24 April 2014

PC Game Review: Conflict of Heroes: Awakening the Bear!

Chris Reichl fills us in on what he thinks about this Eastern Front board game PC conversion.

Published on 11 JUN 2012 11:42pm by Chris Reichl

Publisher: Matrix Games/Slitherine Studios

Developer: Western Civilization Software

 

Introduction

Conflict of Heroes: Awakening the Bear! is a tactical-level computer game based on the Academy Games board game series designed by Uwe Eickert. Each unit represents a squad, weapons’ team, or vehicle. This game is from Western Civilization Software and is distributed by Matrix Games/Slitherine Studios. I first heard of “COH” (Conflict of Heroes), the board game, from the boardgamegeek.com site; so I was familiar with it. COH is set between 1941 and 1942 during the battles of Operation Barbarossa, when the German Juggernaut broke a non-agression pact with the Soviet Union and invaded the motherland.

 

Technical Notes and the Tutorial

My system isn't the most muscular in terms of graphics card capabilities. I was happy to see there was a Pixel Shader 2.0 option available, and most of my screenshots are taken using this option. I was able to run it at my desktop resolution (1600x900) and did not experience any performance issues. I chose the “3D Chits/Counters” instead of the “3D Sprites”, partly because the landscape doesn't seem to fit the sprites. The chits also standout better, so when you move a unit into the woods they're still visible. You might like the 3D sprites, so the ability to switch to either option is nice.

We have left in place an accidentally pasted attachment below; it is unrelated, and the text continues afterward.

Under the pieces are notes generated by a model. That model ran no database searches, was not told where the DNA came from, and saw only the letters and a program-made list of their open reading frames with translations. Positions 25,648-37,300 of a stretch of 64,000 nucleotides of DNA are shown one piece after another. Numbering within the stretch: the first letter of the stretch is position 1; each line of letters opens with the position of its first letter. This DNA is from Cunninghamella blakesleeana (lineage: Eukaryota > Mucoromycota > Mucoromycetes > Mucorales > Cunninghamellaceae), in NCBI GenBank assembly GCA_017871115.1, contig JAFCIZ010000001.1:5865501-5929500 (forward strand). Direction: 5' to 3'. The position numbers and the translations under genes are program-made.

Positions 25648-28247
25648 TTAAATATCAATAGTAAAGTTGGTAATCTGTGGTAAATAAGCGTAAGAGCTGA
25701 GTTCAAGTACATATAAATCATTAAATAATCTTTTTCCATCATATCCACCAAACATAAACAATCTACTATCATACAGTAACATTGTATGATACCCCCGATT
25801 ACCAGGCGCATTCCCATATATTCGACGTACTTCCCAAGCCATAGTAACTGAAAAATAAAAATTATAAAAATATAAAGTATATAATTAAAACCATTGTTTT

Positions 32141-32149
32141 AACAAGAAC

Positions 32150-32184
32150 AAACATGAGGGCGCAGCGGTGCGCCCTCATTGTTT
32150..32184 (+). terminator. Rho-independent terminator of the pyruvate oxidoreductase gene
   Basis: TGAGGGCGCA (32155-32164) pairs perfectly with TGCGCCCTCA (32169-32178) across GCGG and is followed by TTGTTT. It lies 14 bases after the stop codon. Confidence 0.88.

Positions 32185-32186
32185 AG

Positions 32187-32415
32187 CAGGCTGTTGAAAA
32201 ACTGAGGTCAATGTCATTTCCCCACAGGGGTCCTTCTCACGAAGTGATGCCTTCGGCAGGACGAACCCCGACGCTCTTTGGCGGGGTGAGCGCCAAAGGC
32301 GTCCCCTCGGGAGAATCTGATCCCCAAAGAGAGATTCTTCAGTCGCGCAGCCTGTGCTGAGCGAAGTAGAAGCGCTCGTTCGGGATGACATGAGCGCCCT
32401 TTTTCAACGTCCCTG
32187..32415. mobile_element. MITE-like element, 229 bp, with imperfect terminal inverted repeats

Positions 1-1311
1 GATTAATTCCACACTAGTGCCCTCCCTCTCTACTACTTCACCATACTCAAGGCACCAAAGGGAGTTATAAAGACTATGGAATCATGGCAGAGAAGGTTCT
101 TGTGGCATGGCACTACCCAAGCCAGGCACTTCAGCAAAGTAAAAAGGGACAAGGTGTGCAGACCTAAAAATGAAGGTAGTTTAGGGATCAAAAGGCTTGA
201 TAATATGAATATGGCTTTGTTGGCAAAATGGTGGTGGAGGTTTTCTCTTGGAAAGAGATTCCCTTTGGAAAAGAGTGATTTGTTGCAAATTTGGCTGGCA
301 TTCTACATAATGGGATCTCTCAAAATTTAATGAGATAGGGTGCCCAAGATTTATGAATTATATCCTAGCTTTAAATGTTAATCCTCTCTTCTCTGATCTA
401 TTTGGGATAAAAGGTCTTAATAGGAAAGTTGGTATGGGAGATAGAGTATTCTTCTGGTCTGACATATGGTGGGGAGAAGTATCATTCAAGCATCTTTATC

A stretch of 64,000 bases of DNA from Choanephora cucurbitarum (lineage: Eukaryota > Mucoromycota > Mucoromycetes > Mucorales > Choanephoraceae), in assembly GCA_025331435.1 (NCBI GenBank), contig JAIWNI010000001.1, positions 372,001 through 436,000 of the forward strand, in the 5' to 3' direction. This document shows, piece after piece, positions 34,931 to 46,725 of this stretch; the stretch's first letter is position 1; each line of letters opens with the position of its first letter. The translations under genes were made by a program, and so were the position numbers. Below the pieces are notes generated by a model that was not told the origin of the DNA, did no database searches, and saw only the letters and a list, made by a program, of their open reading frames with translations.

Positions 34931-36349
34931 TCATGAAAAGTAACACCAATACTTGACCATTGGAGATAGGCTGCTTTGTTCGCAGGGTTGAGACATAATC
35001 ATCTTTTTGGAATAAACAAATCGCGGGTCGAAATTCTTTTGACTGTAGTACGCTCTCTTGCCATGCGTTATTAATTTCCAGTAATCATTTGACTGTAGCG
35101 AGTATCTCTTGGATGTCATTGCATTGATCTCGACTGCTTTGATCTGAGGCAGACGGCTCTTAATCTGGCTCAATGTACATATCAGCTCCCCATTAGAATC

The tutorial is laid out well, especially for newcomers,. It explains the right amount of information in each slide, although it doesn't mention how to de-select a unit (read in manual: click ESC). But if you needed to read the manual while in the game—rather than Alt-Tab–there is a game help feature that brings up the manual for you in-game. For first time gamers the tutorial is very handy. The tutorial also offers alot of action, and it is intense. During the tutorial you might find yourself within a hex of the objective and still unable to capture it.

Click for full image Click for full image

The Game Options, Mechanics

The mechanics of this game involve using APs (Action Points). These allow you to move your men, fire, rally, entrench, etc… You have different rule options such as: “Fog of War”, “Variable Action Points”; (you can get the 7 APs per turn or the die roll variation), “Difficulty for the AI”, “Foot Cautious Movement” (it allows you to press “CTRL” when moving, which gives you a better defense than moving without it), “Random Quality of Units”, and “Action Points Rules” (which can be “Classic” or “Persistent” APs).